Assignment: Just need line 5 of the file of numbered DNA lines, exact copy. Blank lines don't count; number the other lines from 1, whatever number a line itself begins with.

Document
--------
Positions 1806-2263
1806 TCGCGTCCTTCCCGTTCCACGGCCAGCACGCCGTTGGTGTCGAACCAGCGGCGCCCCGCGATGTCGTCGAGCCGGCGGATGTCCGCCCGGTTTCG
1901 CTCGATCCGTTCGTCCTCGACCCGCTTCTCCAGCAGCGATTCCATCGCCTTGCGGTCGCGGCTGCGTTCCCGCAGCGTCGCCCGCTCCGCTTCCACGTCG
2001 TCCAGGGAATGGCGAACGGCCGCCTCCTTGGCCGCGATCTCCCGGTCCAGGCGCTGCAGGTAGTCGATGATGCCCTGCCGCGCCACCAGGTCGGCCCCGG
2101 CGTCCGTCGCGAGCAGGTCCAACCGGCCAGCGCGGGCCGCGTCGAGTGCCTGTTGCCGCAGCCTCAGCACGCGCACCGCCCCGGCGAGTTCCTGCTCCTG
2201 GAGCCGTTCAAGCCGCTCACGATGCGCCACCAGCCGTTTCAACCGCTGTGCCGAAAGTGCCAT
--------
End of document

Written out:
2101 CGTCCGTCGCGAGCAGGTCCAACCGGCCAGCGCGGGCCGCGTCGAGTGCCTGTTGCCGCAGCCTCAGCACGCGCACCGCCCCGGCGAGTTCCTGCTCCTG